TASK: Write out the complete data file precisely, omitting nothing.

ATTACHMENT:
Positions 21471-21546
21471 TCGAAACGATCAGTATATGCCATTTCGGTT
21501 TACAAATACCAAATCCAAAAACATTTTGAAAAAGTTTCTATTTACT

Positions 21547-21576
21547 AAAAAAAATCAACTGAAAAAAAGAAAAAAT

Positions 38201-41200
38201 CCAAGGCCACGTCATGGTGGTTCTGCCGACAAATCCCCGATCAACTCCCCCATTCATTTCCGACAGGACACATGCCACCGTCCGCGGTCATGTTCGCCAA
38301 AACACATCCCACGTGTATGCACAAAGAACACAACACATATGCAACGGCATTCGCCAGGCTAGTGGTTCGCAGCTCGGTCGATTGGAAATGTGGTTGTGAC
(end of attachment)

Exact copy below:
Positions 21471-21546
21471 TCGAAACGATCAGTATATGCCATTTCGGTT
21501 TACAAATACCAAATCCAAAAACATTTTGAAAAAGTTTCTATTTACT

Positions 21547-21576
21547 AAAAAAAATCAACTGAAAAAAAGAAAAAAT

Positions 38201-41200
38201 CCAAGGCCACGTCATGGTGGTTCTGCCGACAAATCCCCGATCAACTCCCCCATTCATTTCCGACAGGACACATGCCACCGTCCGCGGTCATGTTCGCCAA
38301 AACACATCCCACGTGTATGCACAAAGAACACAACACATATGCAACGGCATTCGCCAGGCTAGTGGTTCGCAGCTCGGTCGATTGGAAATGTGGTTGTGAC